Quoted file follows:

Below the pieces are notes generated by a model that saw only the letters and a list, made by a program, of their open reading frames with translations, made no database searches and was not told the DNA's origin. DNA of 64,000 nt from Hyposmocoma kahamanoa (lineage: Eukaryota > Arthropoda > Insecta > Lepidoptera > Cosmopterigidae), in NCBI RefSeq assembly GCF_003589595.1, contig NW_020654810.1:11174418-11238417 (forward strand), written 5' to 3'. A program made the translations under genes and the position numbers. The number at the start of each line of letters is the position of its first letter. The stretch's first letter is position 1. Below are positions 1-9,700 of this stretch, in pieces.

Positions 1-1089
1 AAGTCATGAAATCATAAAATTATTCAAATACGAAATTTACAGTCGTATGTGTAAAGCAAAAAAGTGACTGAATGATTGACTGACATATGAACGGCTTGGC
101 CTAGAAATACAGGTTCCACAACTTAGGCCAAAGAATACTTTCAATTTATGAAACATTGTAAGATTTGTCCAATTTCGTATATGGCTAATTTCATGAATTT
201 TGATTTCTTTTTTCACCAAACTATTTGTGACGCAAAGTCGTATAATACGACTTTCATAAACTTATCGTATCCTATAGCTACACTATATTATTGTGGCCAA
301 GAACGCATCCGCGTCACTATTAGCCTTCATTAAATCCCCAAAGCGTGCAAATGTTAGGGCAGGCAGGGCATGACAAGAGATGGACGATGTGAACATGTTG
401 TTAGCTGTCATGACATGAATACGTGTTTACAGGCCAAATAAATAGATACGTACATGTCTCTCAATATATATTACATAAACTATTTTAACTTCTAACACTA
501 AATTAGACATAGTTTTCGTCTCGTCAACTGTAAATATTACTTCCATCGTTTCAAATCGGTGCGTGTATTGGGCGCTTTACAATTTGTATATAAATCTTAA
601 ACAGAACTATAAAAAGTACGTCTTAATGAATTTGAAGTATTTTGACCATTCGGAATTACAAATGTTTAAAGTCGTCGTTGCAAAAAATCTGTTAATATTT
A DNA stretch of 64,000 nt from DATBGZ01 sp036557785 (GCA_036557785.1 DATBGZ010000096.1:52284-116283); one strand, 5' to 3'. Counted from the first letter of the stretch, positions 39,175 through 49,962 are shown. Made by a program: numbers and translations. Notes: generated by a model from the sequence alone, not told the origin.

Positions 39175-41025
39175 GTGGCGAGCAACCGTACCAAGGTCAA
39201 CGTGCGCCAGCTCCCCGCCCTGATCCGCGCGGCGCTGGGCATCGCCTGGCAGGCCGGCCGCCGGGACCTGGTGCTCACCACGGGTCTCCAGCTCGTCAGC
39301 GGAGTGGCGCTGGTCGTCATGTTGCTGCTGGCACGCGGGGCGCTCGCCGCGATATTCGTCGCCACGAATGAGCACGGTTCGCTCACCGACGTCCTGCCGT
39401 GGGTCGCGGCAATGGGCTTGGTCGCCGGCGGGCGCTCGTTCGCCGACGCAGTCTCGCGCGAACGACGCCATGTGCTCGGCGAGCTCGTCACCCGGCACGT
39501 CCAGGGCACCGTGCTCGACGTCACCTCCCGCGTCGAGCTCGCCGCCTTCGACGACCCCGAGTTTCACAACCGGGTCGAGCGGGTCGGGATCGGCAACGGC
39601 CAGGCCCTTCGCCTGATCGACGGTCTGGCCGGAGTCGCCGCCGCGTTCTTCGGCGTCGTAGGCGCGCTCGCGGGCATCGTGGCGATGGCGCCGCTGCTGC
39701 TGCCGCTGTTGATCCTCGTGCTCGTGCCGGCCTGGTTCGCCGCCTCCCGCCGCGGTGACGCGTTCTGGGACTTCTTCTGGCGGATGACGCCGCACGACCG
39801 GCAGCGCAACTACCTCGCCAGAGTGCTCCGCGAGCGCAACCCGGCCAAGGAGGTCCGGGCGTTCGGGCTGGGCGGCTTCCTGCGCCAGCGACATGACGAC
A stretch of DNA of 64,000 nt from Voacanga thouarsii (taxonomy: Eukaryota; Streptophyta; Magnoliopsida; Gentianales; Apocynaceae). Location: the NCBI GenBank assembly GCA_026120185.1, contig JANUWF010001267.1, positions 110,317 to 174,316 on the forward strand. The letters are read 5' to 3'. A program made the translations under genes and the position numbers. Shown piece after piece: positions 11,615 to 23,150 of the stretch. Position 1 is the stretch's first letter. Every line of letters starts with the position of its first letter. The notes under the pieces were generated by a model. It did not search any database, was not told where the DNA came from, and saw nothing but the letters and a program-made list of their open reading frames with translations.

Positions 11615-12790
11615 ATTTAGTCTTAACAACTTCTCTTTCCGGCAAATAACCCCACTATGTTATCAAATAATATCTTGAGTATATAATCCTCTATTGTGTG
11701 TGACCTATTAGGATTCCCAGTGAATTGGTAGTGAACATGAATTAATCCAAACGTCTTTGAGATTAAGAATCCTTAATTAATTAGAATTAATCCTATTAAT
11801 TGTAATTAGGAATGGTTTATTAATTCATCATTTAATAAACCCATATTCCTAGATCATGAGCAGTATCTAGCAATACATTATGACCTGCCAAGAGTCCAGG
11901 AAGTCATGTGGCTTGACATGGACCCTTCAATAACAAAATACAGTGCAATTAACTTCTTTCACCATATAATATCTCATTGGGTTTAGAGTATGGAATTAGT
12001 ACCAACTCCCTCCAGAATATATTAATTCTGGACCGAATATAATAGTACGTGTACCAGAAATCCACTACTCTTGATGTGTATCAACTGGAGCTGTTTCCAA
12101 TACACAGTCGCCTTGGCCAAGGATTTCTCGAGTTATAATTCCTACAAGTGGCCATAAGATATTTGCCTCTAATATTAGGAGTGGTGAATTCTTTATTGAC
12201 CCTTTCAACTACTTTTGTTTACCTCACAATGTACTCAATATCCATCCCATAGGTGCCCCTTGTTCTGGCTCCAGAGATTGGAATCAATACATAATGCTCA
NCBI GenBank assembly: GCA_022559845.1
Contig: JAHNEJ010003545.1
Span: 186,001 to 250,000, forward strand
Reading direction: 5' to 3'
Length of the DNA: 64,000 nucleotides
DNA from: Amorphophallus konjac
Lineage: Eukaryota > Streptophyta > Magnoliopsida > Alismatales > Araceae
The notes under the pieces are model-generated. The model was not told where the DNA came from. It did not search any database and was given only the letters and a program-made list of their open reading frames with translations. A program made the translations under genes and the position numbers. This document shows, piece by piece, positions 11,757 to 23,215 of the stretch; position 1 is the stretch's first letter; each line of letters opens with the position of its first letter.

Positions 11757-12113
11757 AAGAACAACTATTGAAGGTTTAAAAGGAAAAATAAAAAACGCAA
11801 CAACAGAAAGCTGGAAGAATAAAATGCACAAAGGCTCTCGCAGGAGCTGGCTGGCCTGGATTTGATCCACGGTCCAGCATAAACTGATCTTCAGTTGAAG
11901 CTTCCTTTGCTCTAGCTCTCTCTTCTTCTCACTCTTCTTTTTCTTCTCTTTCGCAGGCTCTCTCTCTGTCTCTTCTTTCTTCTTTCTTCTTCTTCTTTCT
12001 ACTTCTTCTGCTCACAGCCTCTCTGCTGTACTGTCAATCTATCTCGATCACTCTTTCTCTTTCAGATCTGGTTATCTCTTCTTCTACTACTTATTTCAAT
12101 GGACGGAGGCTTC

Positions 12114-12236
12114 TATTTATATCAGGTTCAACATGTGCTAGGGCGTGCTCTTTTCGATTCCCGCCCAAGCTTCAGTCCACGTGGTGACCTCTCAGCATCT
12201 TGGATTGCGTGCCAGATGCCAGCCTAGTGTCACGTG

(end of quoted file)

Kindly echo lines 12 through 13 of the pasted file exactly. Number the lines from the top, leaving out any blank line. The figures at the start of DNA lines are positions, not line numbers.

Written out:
39175 GTGGCGAGCAACCGTACCAAGGTCAA
39201 CGTGCGCCAGCTCCCCGCCCTGATCCGCGCGGCGCTGGGCATCGCCTGGCAGGCCGGCCGCCGGGACCTGGTGCTCACCACGGGTCTCCAGCTCGTCAGC